July 26, 2010
Sanctuary Cities, Immigration, and Federal Preemption
The Obama administration is hypocritical for pursuing Arizona's law to control illegal immigration even as it ignores local governments that order employees not to ask about a person's immigration status or to report it to federal agents, critics claim. These so-called sanctuary cities are local governments that have elected "not . . . to use their resources to enforce a federal law," according to a Justice Department spokesperson quoted in Monday's Chicago Tribune. Critics of the administration claim that sanctuary cities run up against federal law, and are therefore preempted by federal law, every bit as much as--indeed, more than--Arizona's SB 1070. (The Justice Department filed its complaint against Arizona alleging federal preemption earlier this month. Judge Bolton of the District of Arizona heard arguments on the Department's motion for a preliminary injunction last week. The law is scheduled to take effect Thursday.)
The preemption arguments against sanctuary cities are similar to the preemption arguments against SB 1070: sanctuary cities regulate in an area, immigration, that is granted exclusively to the federal government and in which the federal government has occupied the field; and sanctuary cities violate a federal prohibition against any government restricting its employees from reporting to the feds the immigration status of any individual:
Notwithstanding any other provision of Federal, State, or local law, a Federal, State, or local government entity or official may not prohibit, or in any way restrict, any government entity or official from sending to, or receiving from, the Immigration and Naturalization Service information regarding the citizenship or immigration status, lawful or unlawful, of any individual.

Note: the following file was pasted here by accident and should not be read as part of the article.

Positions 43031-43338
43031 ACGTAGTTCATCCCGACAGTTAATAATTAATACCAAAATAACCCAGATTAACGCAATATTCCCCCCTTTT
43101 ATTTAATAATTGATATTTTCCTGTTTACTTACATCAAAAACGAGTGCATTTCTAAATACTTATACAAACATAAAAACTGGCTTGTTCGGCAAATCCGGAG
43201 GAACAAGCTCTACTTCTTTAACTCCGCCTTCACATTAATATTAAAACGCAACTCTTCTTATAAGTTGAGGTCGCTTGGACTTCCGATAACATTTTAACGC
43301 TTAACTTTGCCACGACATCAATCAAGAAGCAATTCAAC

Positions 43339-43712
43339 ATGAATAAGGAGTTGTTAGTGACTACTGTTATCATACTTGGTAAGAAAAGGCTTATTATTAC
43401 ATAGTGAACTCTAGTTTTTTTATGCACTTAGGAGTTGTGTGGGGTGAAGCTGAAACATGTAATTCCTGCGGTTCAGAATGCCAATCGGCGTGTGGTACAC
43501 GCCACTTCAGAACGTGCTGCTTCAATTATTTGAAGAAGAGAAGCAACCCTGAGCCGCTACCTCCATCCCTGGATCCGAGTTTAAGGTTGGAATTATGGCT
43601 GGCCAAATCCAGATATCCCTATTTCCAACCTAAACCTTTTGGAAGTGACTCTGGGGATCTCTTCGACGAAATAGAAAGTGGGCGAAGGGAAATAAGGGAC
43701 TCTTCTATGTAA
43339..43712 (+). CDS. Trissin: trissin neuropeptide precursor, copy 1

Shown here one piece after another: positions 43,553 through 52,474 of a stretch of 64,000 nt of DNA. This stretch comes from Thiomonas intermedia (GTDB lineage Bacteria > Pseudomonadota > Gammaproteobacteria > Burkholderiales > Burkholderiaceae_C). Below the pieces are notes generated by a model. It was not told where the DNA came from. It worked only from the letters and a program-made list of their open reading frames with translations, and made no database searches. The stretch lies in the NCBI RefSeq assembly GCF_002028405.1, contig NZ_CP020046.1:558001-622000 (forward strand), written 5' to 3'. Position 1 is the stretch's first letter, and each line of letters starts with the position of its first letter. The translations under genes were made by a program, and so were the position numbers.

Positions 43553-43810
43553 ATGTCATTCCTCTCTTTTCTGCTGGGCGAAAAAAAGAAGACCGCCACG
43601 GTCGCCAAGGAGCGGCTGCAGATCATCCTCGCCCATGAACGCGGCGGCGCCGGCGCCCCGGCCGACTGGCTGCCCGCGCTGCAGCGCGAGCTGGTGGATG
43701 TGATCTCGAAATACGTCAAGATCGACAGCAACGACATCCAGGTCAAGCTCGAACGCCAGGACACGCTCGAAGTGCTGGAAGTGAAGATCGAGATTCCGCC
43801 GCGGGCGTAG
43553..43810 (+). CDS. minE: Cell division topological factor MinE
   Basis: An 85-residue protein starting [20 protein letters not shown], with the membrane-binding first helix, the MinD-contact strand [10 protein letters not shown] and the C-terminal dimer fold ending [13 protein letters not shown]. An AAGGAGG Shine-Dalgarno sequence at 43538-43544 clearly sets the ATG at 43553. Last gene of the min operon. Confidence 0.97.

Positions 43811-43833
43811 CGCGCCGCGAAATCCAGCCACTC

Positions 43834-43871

8 U.S.C. Sec. 1373(a). The provision includes no penalties or enforcement tools.
Critics say the administration is hypocritical for suing Arizona on a preemption theory while ignoring sanctuary cities. More than hypocrisy, though, critics charge that the administration has its priorities exactly backwards. After all, Arizona is simply trying to enforce federal law, while sanctuary cities are actively violating it. Sanctuary cities, and not Arizona, critics argue, ought to be the federal target.
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I don't see how sanctuary cities are violating the quoted law. My understanding is that sanctuary cities typically stop city employees from collecting immigration information (e.g., if a person reports a crime to the police, sanctuary cities would typically not allow the officer to ask about the immigration status of the person reporting the crime).
The quoted statute only prohibits governments from banning the sharing of such information. I don't believe most sanctuary cities violate that prohibition.
If your interpretation is in fact correct, it leaves the question -- why in the 3 administrations since IIRIRA was passed, has Justice never gone after any sanctuary cities?
Posted by: Joe C | Aug 9, 2010 10:26:11 AM